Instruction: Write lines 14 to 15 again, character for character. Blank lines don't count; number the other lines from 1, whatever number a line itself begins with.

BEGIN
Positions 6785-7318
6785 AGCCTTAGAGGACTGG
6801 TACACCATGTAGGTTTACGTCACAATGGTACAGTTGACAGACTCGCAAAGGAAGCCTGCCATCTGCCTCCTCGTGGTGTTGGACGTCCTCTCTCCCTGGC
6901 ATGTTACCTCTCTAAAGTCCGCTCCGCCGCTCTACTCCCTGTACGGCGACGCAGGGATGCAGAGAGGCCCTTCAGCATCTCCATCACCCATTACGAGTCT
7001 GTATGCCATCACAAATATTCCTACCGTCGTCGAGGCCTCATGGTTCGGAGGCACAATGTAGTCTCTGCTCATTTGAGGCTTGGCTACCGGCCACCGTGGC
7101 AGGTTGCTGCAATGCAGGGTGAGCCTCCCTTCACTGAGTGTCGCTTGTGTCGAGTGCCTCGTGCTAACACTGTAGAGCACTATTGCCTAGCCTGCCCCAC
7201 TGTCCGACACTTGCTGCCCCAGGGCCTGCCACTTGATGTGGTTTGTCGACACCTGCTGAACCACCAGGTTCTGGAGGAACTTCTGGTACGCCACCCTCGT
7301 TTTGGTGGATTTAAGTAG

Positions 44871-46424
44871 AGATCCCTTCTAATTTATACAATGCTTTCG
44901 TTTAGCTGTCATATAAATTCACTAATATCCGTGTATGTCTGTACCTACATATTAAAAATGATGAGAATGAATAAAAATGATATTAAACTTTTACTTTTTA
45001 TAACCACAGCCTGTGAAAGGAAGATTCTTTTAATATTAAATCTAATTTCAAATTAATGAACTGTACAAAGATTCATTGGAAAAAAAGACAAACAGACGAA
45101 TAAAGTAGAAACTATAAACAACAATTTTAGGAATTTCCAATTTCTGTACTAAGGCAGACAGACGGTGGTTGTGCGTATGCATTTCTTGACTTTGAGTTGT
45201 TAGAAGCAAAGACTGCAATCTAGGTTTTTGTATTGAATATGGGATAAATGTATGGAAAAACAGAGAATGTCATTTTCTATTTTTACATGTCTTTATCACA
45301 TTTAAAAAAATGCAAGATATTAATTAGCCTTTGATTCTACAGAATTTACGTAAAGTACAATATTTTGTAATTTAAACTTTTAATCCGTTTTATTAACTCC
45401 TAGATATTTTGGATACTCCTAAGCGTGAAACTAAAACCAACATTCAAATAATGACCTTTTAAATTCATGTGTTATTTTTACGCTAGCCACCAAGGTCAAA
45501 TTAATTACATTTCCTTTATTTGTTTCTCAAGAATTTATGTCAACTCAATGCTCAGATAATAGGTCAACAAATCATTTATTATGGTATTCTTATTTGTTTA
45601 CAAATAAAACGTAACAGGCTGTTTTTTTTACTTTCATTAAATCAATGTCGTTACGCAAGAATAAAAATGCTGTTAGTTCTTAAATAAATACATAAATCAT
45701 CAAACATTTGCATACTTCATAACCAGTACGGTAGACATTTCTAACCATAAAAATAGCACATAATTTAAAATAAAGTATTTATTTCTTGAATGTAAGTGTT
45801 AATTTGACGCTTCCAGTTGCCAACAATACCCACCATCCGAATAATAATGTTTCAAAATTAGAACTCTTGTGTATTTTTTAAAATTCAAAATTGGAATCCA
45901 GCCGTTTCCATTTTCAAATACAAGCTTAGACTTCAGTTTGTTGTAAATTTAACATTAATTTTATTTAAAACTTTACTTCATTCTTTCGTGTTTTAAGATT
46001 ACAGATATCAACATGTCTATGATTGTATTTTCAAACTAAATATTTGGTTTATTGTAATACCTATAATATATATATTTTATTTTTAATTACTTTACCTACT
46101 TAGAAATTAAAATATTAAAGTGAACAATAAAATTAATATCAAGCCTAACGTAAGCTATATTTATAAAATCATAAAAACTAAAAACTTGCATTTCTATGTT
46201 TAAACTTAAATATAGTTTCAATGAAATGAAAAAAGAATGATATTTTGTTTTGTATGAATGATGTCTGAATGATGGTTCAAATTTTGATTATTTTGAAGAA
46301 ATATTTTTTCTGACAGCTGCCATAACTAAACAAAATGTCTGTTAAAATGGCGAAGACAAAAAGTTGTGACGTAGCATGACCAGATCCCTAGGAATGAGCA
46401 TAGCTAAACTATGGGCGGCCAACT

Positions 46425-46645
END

45201 TAGAAGCAAAGACTGCAATCTAGGTTTTTGTATTGAATATGGGATAAATGTATGGAAAAACAGAGAATGTCATTTTCTATTTTTACATGTCTTTATCACA
45301 TTTAAAAAAATGCAAGATATTAATTAGCCTTTGATTCTACAGAATTTACGTAAAGTACAATATTTTGTAATTTAAACTTTTAATCCGTTTTATTAACTCC